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Eeltail catfish
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For the species Tandanus tandanus, see Eel-tailed catfish.

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Striped eel catfish, Plotosus lineatus

The eeltail catfish are a family (Plotosidae) of catfish whose tails are elongated in an eel-like fashion. These catfishes are native to the Indian Ocean and western Pacific from Japan to Australia and Fiji.[1] The family includes about 41 species in 10 genera.[1][2] About half of the species are freshwater, occurring in Australia and New Guinea.[1]

These fish have eel-like bodies. Their tails are pointed or bluntly rounded. Most species have four pairs of barbels. The adipose fin is absent. The tail fin is formed by the joining of the second dorsal fin, the caudal fin, and the anal fin, forming a single, continuous fin.[1]

Some of these catfishes can inflict painful wounds; stings from Plotosus lineatus may result in death.[1] They are bottom feeders and use the barbels around their mouths to detect food.[3]

References

  1. ^ a b c d e Nelson, Joseph S. (2006). Fishes of the World. John Wiley & Sons, Inc. ISBN 0-471-25031-7..mw-parser-output cite.citation{font-style:inherit}.mw-parser-output q{quotes:"""""'"'"}.mw-parser-output code.cs1-code{color:inherit;background:inherit;border:inherit;padding:inherit}.mw-parser-output .cs1-lock-free a{background:url("//upload.wikimedia.org/wikipedia/commons/thumb/6/65/Lock-green.svg/9px-Lock-green.svg.png")no-repeat;background-position:right .1em center}.mw-parser-output .cs1-lock-limited a,.mw-parser-output .cs1-lock-registration a{background:url("//upload.wikimedia.org/wikipedia/commons/thumb/d/d6/Lock-gray-alt-2.svg/9px-Lock-gray-alt-2.svg.png")no-repeat;background-position:right .1em center}.mw-parser-output .cs1-lock-subscription a{background:url("//upload.wikimedia.org/wikipedia/commons/thumb/a/aa/Lock-red-alt-2.svg/9px-Lock-red-alt-2.svg.png")no-repeat;background-position:right .1em center}.mw-parser-output .cs1-subscription,.mw-parser-output .cs1-registration{color:#555}.mw-parser-output .cs1-subscription span,.mw-parser-output .cs1-registration span{border-bottom:1px dotted;cursor:help}.mw-parser-output .cs1-hidden-error{display:none;font-size:100%}.mw-parser-output .cs1-visible-error{font-size:100%}.mw-parser-output .cs1-subscription,.mw-parser-output .cs1-registration,.mw-parser-output .cs1-format{font-size:95%}.mw-parser-output .cs1-kern-left,.mw-parser-output .cs1-kern-wl-left{padding-left:0.2em}.mw-parser-output .cs1-kern-right,.mw-parser-output .cs1-kern-wl-right{padding-right:0.2em}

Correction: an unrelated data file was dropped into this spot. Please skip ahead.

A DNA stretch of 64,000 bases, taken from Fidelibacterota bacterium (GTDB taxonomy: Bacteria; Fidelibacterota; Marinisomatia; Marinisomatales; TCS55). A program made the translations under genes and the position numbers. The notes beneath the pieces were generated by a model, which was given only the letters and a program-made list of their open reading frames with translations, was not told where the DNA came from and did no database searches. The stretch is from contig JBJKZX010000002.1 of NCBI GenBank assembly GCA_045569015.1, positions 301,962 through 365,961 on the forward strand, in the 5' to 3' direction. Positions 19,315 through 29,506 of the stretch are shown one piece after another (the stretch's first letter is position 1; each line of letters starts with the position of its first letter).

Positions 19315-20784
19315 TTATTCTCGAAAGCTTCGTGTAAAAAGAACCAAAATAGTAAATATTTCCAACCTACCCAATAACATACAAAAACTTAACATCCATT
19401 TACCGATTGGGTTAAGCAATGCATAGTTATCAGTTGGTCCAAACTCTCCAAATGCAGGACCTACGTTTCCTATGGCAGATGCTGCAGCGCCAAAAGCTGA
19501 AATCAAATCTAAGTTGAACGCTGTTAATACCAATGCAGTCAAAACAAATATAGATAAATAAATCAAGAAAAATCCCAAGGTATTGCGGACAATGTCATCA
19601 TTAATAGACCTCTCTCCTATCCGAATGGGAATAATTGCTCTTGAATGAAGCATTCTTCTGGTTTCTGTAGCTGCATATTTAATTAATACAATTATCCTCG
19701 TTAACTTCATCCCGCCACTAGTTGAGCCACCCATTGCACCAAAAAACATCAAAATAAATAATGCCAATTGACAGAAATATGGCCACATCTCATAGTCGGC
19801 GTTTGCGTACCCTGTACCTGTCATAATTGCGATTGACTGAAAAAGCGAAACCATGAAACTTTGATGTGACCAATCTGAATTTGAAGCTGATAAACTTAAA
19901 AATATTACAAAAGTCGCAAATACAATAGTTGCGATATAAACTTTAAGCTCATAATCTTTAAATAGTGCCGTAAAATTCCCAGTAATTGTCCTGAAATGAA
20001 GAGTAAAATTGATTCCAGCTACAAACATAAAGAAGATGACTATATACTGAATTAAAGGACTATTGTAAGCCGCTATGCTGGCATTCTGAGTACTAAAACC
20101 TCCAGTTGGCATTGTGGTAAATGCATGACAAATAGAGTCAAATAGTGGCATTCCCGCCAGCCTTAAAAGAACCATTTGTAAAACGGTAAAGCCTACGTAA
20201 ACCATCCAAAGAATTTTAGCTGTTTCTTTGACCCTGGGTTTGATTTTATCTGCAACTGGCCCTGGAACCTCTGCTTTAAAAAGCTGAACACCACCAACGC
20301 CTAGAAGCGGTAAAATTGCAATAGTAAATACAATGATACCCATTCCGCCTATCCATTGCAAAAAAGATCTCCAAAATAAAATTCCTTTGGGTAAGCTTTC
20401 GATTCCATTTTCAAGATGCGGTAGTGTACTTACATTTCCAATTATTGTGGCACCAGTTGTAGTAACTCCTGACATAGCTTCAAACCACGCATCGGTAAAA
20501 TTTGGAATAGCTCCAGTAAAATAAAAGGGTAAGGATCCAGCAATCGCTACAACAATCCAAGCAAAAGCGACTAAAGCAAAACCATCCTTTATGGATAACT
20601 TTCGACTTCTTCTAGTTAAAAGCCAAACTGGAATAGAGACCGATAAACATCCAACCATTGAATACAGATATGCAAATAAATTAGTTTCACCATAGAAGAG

2. ^ Ferraris, Carl J., Jr. (2007). "Checklist of catfishes, recent and fossil (Osteichthyes: Siluriformes), and catalogue of siluriform primary types" (PDF). Zootaxa. 1418: 1–628. Retrieved 2009-06-23.
  3. ^ Froese, Rainer, and Daniel Pauly, eds. (2007). "Plotosidae" in FishBase. Aug 2007 version.
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Eeltail catfish: Brief Summary
provided by wikipedia EN
For the species Tandanus tandanus, see Eel-tailed catfish.

 src= Striped eel catfish, Plotosus lineatus

The eeltail catfish are a family (Plotosidae) of catfish whose tails are elongated in an eel-like fashion. These catfishes are native to the Indian Ocean and western Pacific from Japan to Australia and Fiji. The family includes about 41 species in 10 genera. About half of the species are freshwater, occurring in Australia and New Guinea.

These fish have eel-like bodies. Their tails are pointed or bluntly rounded. Most species have four pairs of barbels. The adipose fin is absent. The tail fin is formed by the joining of the second dorsal fin, the caudal fin, and the anal fin, forming a single, continuous fin.

Some of these catfishes can inflict painful wounds; stings from Plotosus lineatus may result in death. They are bottom feeders and use the barbels around their mouths to detect food.

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78b0d15aaf4f2b305b12ce14ae463838
Distribution
provided by World Register of Marine Species
Indian Ocean and western Pacific from Japan to Australia. Anguilliform. Caudal pointed or bluntly rounded. Barbels usually 4 pairs. Adipose fin absent. Caudal fin rays may be far advanced along dorsal. Lower procurrent caudal rays confluent with long anal fin. Branchiostegal rays 7-14. Some can cause painful injury. Marine species = ISSCAAP 39; freshwater species = ISSCAAP 13.
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MASDEA (1997).
i18n: Contributor
Edward Vanden Berghe [email]
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WoRMS:note:80148